There are scores of people and groups out there who are more than willing to describe for you to a well-crossed T how you’re to act/look/think in any given situation or setting. Perhaps they’ve been there since you were a wee lad or lass, encouraging — and sometimes forcing — you to fit in to a given mold.
Think of all the books, scoldings, fringe religious zealots, co-workers, employees, school systems, etc, who took (and take) great pains to establish for you (or others) exactly — and often it really is a precise thing — who or what or how you’re supposed to be, whereas we’d say we want people to just…be.
It can be overwhelming. And paralyzing. And terrifying. When we feel the tug to step outside what’s expected of us, we can feel befuddled, bamboozled, baffled, and bewildered, especially if we’re berated for doing so. What becomes painfully obvious is that we’re really good at clinging to the way things are, and we’re often fiercely loyal to the way we’ve always done things around here.
But back to those folks — many of them well-intentioned — who will give you those subtle reminders that you need to be or look or talk like or believe a certain thing or things.
“This is what a corporate cog…er…individual looks like.”
“This is what an executive looks like.”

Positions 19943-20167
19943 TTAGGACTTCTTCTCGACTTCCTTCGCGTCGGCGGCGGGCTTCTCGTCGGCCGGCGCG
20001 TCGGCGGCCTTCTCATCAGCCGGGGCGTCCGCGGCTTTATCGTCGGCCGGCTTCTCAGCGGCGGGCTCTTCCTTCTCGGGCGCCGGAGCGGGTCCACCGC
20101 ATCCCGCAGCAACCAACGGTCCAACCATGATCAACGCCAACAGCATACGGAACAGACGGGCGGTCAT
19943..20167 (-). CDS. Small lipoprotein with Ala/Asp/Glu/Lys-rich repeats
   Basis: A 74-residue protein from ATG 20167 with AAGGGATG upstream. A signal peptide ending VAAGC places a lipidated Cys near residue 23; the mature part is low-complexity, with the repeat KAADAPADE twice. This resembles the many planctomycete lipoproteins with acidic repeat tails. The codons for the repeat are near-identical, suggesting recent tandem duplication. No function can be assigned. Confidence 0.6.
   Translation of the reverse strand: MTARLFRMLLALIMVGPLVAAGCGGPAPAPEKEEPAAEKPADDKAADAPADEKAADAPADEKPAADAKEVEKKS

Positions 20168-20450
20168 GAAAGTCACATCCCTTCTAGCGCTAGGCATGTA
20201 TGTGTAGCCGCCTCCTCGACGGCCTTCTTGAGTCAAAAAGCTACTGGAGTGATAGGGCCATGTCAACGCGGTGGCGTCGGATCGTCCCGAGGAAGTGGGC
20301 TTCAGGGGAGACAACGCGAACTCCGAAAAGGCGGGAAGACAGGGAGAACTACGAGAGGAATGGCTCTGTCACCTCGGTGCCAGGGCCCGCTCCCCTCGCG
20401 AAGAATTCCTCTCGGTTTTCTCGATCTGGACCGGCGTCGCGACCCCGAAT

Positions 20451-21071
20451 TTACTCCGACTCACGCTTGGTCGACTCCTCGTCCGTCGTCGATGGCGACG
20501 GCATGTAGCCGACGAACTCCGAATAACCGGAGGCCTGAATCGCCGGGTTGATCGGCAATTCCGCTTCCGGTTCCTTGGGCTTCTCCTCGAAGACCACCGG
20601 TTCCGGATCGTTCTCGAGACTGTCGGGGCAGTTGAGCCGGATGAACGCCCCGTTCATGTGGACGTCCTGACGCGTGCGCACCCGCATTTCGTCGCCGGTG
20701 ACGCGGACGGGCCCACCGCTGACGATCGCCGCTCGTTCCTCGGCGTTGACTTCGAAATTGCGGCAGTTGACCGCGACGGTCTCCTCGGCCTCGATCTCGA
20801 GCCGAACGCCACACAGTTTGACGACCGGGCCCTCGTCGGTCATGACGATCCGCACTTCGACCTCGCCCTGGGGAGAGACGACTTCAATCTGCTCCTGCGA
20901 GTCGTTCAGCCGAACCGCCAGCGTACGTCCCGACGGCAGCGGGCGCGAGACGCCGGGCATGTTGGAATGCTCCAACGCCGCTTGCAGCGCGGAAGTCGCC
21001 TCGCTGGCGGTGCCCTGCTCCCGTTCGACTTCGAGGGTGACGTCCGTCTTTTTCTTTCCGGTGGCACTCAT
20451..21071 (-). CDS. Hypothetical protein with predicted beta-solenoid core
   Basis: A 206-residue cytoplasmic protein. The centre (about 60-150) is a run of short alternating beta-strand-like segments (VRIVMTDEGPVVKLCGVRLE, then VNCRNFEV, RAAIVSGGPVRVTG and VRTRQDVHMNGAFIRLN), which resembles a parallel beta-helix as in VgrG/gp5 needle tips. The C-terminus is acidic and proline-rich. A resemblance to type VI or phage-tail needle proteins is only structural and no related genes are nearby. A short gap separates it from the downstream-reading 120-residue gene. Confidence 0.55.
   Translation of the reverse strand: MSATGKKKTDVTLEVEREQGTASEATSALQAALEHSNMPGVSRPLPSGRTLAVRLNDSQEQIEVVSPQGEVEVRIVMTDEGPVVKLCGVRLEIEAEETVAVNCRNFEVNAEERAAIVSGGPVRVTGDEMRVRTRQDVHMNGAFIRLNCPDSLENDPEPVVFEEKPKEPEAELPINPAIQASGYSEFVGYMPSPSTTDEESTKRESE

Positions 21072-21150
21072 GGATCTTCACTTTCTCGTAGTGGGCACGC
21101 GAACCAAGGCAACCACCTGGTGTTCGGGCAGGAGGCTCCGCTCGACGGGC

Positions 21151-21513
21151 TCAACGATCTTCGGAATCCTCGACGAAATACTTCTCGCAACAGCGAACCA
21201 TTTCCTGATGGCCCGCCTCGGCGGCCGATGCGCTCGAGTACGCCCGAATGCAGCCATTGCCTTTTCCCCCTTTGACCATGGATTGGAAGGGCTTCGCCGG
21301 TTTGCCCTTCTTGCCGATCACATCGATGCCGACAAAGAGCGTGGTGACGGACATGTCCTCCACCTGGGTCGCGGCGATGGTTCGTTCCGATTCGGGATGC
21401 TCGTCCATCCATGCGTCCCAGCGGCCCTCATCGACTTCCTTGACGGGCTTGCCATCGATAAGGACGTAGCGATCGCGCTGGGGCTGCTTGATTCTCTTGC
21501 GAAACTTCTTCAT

“This is what a [insert your follower-of-a-given-religion here] looks like.”
“This is what an affluent kid looks like.”
And so it goes.
But if you fit in too much, you won’t do anything. Think of people who do or have done things in any sphere. Amazing things that made or are making a real difference to different groups of folks. History is full of such people (Jesus of Nazareth, Ghandi, MLK, Michael Jordan, Mark Zuckerberg, Steve Jobs, Churchill, Richard Branson, etc).
Rarely do they “fit” anywhere. They do great things precisely because they’re willing to challenge conventional wisdom, think outside the box (though I still loathe that expression), innovate, and be, well, different. Isn’t that the very essence of the word extraordinary? Something outside the ordinary?
What groups, churches, organizations, and communities need is just those people, but sadly (though not unpredictably) they’re largely missing. As leaders, we’ve got to create environments where people can explore who they are and become the person they’re meant to be.